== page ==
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Top tips to avoid an employment tribunal claim

Employment tribunals pose a very real threat to small business employers, with the average award for unfair dismissal cases standing at £8,924* and discrimination cases costing even more. Here are a few pointers to ensure you stay on the right side of the law and out of court.

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Check your contracts of employment

The contract is the most important HR document you'll have in your business and it should be kept up to date with changes to salary and working hours, plus any changes to employment law.

The biggest problem we often find is that many businesses don't have contracts. We advise all employers to issue employees with a contract*.

At the very least you are legally required to provide all members of staff with a written statement of the terms and conditions of their employment within 60 days of starting employment. By setting out what is expected from both the employee and the employer in writing, this can prevent misunderstandings in the future and make managing employees much easier.

Plus, having an up-to-date written set of terms will become essential should matters ever come to a head.

Note: Changes to employment law come into force in April and October every year, so you need to make sure your contracts are updated. Members can download an up-to-date contract of employment template here, plus we can also provide a contract and staff handbook review service – call us on 0845 130 1722 for more information.

Discipline and grievance

If an employee's conduct falls below an acceptable standard and/or a grievance is made against a member of staff, you should instigate the correct processes set out in the contract of employment.

The principles for handling disciplinary and grievance situations are set out in the Acas Code of Practice on Discipline and Grievance. Whilst the Code is not legally enforceable, following them can help prevent tribunals and it is the minimum standard accepted by an employment tribunal, so failing to follow them could increase a compensation award by up to 25% where the employer has 'unreasonably' failed to follow them.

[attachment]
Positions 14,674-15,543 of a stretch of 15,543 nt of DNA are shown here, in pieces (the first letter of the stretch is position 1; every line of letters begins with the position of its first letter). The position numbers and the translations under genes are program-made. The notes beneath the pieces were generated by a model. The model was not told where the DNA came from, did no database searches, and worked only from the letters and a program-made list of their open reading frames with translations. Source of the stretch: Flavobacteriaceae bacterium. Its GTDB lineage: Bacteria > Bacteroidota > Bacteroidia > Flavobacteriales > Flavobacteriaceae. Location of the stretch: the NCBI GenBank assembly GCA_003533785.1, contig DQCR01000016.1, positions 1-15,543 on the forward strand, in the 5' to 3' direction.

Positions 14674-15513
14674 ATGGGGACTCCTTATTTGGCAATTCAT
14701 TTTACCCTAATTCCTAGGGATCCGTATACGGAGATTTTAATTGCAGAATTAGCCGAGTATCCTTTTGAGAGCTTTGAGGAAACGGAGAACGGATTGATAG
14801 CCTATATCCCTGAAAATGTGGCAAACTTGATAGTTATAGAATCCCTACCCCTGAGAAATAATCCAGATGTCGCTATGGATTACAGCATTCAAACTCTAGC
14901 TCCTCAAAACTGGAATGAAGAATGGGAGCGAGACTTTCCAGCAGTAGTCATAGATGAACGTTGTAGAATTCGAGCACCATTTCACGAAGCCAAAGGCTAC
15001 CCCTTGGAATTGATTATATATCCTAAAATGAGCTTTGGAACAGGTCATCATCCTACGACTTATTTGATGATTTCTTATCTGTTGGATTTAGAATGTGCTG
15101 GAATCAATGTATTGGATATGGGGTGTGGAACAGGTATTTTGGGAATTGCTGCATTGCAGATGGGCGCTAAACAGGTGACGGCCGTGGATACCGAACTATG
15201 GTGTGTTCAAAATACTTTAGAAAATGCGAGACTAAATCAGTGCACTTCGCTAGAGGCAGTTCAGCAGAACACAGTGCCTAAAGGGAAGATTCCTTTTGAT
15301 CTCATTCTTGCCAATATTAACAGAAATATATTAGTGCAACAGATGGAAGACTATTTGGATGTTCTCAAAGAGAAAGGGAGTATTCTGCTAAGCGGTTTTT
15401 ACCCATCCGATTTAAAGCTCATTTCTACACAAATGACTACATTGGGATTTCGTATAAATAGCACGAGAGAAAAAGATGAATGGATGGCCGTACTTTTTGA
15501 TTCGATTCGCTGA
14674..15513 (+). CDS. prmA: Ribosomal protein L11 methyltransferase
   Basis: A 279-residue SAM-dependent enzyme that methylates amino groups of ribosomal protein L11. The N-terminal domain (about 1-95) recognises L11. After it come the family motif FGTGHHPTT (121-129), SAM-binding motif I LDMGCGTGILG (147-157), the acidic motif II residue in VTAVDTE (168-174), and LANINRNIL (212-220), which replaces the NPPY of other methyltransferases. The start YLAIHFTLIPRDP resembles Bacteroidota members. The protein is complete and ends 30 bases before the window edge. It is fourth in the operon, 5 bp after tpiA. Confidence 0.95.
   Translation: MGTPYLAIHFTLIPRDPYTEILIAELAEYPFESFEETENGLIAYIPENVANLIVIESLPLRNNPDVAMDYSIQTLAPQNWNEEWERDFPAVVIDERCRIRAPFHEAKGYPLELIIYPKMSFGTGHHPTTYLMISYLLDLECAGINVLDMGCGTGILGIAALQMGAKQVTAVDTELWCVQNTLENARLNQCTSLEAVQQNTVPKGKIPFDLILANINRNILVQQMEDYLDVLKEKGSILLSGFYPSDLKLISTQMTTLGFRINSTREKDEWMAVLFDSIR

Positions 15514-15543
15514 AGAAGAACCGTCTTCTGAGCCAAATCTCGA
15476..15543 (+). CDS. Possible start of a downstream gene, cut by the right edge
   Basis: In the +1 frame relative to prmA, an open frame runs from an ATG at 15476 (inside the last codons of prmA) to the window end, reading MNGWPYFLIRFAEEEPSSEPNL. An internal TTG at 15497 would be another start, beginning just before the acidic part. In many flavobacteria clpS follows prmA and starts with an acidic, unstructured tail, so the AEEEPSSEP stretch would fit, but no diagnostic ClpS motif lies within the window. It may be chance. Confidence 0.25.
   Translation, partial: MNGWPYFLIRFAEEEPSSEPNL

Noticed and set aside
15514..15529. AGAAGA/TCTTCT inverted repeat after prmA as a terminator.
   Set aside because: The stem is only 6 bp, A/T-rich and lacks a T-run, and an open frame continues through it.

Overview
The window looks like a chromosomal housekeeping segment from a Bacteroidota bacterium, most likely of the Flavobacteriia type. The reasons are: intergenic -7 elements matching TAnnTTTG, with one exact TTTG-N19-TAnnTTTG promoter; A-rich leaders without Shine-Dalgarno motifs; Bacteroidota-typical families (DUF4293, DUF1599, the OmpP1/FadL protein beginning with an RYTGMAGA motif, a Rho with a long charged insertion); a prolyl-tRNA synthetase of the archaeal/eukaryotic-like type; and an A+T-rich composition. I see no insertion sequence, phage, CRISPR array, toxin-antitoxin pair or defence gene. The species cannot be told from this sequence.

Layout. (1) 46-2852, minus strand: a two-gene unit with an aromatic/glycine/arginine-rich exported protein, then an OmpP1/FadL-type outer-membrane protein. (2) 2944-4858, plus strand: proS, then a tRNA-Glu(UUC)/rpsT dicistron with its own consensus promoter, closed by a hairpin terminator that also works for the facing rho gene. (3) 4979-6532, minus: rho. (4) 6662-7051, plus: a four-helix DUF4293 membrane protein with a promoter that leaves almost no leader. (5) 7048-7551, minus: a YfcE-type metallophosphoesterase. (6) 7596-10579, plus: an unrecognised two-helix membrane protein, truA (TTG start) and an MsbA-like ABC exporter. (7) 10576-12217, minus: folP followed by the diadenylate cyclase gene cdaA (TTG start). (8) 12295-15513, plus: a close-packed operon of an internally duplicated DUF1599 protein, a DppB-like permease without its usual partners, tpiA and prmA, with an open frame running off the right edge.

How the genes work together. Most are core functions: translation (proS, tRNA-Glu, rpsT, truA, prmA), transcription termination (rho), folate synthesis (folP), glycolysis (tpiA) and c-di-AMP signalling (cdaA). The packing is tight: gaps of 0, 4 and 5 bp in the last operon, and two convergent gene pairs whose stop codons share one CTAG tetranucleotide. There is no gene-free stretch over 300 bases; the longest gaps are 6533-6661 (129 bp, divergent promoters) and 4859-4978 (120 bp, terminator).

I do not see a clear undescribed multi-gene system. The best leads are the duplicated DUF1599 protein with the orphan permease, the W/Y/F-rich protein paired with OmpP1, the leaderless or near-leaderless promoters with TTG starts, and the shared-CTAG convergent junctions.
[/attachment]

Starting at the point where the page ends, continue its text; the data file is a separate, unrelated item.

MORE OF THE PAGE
Members can download a free disciplinary procedure template and grievance procedure template for more information.

Redundancy

Redundancy is a difficult time in any business and emotions can run high, leading to claims being made. Be fair in your dealings with all staff and be supportive of those looking for new employment.

You also need to follow the proper procedure, which can be found in this redundancy procedure template bundle. Dismissal Never dismiss staff on the spot – no matter how grave their alleged misdemeanour, you still have to follow a set procedure.

From April 2013, new employees have to work for you for two years before being able to bring an unfair dismissal claim, but they can still bring a claim for automatic unfair dismissal based on discrimination or for exercising their employment rights, so you need to follow the right process. This can be found in our disciplinary procedure template.

Discrimination

As an employer, you must comply with the Equality Act 2010. This means ensuring that your HR processes are not discriminatory to any workers and that discrimination in the workplace is dealt with appropriately.

If one of your employees complains that they have been unlawfully discriminated against in a work situation, you have a responsibility to deal with the complaint and should do so promptly.

If an employee does make an allegation of discrimination, you should take professional advice immediately, do not attempt to deal with the problem on your own.

Members of the Forum can call our helpline on 0845 130 1722.

Act early

A lot of disputes that end up at tribunal can be nipped in the bud if caught early enough and dealt with efficiently. Don't put off awkward meetings or decisions; try to correct errant behaviour as early as possible.

Management training

All managers and supervisors should be trained to deal with any disciplinary problems that arise and to follow the correct procedures. As the owner of the company you will still be liable for any employment tribunal claim if one of your managers doesn't follow employment law.

Get the right cover

You can protect your business against tribunal claims by taking out legal protection insurance. Members of the Forum receive legal expenses cover as part of their membership package.

Take advice

It's important to take employment law advice from an expert in this area to make sure you're following the right processes. Members of the Forum can also get advice through our helpline on 0845 130 1722

 

*Tribunal Service 2010/11

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